Christians and Jains: Together to foster a culture of compassion and mercy for peace
Message for the Feast of Mahavir Janma Kalyanak Diwas 2016
Dear Jain Friends,
The Pontifical Council for Interreligious Dialogue sends you its warmest greetings on the occasion of the Birth Anniversary of Tirthankar Vardhaman Mahavir falling this year on the 19th of April. May all the religious celebrations, observances and festivities of this event bring you greater serenity and happiness, so also stronger familial and communitarian bonds of love.
Human beings have always shown in our chequered history gestures of solidarity, to varying degrees, in the wake of miseries and mishaps that befell on fellow beings. Happily and fortunately, this magnanimous legacy is carried on by individuals and groups showcasing common humanness beyond every religious and parochial divide almost in all parts of the globe.
In the context of a disturbingly growing global phenomenon of insensitivity to the needs and cries of other human beings today, Pope Francis reminds us that “Mercy is divine and has to do with the judgement of sin (wrongdoing). Compassion has a more human face. It means to suffer with, to suffer together, to not remain indifferent to the pain and the suffering of others” (The Name of God is Mercy, p. 91). Thus a compassionate person always manifests humanness, human face and human touch. A merciful person on the other hand shows understanding towards the offender and forgiveness for wrongdoing, both great and small. For this to happen, compassion, love, mercy, forgiveness and charity need to become the lifeline and lifestyle of all.
Evidently, formation and education in this respect must begin in the family which “is the first and most important school of mercy” (Pope Francis, Message for the World Day of Peace, 2016) and of humanity and solidarity. It is in the family that children, led by the example of parents and elders learn and practice the values of love, sharing, respect, tolerance, peace, honesty, fidelity, justice, compassion, forgiveness etc. The role of educational institutions both secular and religious too is vital in inculcating in the students such values. Political as well as religious leaders and those handling social means of communication also have a great responsibility of being role-models as well as protectors and promoters of a culture of compassion and mercy.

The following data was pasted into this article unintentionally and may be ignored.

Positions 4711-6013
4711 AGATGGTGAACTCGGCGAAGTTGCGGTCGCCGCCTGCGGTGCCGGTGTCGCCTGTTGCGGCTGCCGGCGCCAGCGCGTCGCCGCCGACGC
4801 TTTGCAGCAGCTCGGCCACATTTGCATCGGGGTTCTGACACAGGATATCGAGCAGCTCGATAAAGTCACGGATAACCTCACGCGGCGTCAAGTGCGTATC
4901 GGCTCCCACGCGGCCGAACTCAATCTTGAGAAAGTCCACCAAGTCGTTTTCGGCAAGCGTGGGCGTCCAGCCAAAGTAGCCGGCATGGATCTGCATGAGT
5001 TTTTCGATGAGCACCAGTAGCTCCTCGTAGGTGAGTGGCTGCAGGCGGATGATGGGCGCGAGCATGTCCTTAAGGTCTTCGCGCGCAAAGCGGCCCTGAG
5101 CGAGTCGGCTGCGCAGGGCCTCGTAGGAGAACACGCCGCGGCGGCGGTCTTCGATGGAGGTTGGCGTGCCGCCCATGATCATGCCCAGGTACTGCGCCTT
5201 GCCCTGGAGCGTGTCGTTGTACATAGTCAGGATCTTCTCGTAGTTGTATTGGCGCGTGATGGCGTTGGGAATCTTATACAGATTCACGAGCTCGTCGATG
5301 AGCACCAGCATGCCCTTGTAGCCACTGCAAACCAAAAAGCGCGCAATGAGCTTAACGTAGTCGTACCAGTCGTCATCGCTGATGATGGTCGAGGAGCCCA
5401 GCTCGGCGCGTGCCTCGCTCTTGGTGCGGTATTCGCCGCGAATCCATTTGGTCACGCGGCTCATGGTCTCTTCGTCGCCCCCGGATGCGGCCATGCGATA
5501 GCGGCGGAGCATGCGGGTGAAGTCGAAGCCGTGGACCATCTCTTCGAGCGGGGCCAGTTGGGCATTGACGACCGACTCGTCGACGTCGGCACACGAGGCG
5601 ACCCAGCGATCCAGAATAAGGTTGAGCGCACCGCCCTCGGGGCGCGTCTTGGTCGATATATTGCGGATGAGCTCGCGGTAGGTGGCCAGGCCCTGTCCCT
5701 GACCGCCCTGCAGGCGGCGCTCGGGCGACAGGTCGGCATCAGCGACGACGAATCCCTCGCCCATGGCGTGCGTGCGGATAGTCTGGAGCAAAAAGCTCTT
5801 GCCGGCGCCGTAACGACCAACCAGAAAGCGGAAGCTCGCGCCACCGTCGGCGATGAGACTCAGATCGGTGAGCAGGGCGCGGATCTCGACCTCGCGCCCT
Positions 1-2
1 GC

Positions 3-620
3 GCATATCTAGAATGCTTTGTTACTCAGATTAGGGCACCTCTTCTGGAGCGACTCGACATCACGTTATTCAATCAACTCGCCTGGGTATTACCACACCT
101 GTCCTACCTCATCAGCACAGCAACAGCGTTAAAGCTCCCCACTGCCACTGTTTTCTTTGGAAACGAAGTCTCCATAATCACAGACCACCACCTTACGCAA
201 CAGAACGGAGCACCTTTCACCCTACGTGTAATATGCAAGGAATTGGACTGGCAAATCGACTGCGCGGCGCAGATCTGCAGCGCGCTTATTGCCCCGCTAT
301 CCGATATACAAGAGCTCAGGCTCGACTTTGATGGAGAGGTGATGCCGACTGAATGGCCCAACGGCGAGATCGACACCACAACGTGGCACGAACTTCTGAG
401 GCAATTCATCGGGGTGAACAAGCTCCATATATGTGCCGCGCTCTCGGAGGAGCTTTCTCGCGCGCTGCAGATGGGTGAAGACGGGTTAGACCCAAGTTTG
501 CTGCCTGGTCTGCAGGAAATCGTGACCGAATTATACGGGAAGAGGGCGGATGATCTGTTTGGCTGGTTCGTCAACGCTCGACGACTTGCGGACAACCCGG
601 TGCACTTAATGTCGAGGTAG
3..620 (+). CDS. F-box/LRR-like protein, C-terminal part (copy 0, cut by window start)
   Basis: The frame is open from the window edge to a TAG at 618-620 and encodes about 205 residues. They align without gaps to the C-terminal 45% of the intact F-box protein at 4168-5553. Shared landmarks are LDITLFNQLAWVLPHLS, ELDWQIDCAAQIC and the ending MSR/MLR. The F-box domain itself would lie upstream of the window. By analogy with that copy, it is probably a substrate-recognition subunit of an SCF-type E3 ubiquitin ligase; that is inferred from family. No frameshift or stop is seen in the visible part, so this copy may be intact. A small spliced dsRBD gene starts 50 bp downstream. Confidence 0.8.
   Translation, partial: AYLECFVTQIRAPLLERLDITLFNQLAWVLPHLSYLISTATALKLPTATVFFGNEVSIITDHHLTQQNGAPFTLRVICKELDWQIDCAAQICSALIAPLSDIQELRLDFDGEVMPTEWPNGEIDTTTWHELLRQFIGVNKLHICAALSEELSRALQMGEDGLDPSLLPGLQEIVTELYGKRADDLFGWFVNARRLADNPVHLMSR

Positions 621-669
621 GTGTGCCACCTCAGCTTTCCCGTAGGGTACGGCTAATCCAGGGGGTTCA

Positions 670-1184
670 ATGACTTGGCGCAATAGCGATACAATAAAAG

‘Compassion’ and ‘mercy’ are core values for both of our religious traditions. The Christian faith teaches us that God is full of compassion and mercy (Holy Bible, Psalm 103:8) of which Jesus Himself is the veritable epitome. On the directive of Pope Francis, we, the Catholics all over the world celebrate the current year as the Year of Mercy during which we seek to do gestures and acts of mercy. The profoundly rich concepts of Ahims? (non-violence), day? (mercy), karun? (compassion), ksham? (forgiveness) and the observation every year of a Day of Universal Forgiveness in your religious tradition surely call upon you the Jains to shape a more humane and compassionate world. Our traditions thus embrace each other in their purpose of nurturing compassion and mercy.
As believers grounded in our own respective religions and as members of one human family conscious of our shared responsibility towards society, may we Christians and Jains, joining hands with others, through our acts of mercy and compassion in our daily lives, promote a culture of compassion and mercy for a world of peace!
Wish you all a happy feast of Mahavir Janma Kalyanak!
Jean-Louis Cardinal Tauran
Bishop Miguel Angel Ayuso Guixot, M.C.C.J.